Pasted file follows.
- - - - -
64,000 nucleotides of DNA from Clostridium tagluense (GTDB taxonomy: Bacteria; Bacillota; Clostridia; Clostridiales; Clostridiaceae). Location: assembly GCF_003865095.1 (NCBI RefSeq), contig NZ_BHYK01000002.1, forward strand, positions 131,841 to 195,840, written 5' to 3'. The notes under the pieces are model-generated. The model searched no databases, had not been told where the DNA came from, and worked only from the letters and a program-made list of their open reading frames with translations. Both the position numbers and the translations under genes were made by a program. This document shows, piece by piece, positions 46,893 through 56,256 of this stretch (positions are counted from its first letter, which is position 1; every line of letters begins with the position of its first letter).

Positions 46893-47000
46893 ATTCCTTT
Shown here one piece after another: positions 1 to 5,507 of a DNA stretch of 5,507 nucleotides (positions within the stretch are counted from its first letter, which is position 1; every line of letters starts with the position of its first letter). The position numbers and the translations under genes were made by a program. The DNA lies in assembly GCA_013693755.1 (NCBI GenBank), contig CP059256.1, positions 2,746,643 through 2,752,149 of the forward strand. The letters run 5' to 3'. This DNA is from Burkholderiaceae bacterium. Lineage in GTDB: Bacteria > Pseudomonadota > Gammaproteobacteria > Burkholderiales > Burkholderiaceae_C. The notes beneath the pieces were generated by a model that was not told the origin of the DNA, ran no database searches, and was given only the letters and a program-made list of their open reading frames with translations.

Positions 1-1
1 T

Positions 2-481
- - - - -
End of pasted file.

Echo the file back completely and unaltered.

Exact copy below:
64,000 nucleotides of DNA from Clostridium tagluense (GTDB taxonomy: Bacteria; Bacillota; Clostridia; Clostridiales; Clostridiaceae). Location: assembly GCF_003865095.1 (NCBI RefSeq), contig NZ_BHYK01000002.1, forward strand, positions 131,841 to 195,840, written 5' to 3'. The notes under the pieces are model-generated. The model searched no databases, had not been told where the DNA came from, and worked only from the letters and a program-made list of their open reading frames with translations. Both the position numbers and the translations under genes were made by a program. This document shows, piece by piece, positions 46,893 through 56,256 of this stretch (positions are counted from its first letter, which is position 1; every line of letters begins with the position of its first letter).

Positions 46893-47000
46893 ATTCCTTT
Shown here one piece after another: positions 1 to 5,507 of a DNA stretch of 5,507 nucleotides (positions within the stretch are counted from its first letter, which is position 1; every line of letters starts with the position of its first letter). The position numbers and the translations under genes were made by a program. The DNA lies in assembly GCA_013693755.1 (NCBI GenBank), contig CP059256.1, positions 2,746,643 through 2,752,149 of the forward strand. The letters run 5' to 3'. This DNA is from Burkholderiaceae bacterium. Lineage in GTDB: Bacteria > Pseudomonadota > Gammaproteobacteria > Burkholderiales > Burkholderiaceae_C. The notes beneath the pieces were generated by a model that was not told the origin of the DNA, ran no database searches, and was given only the letters and a program-made list of their open reading frames with translations.

Positions 1-1
1 T

Positions 2-481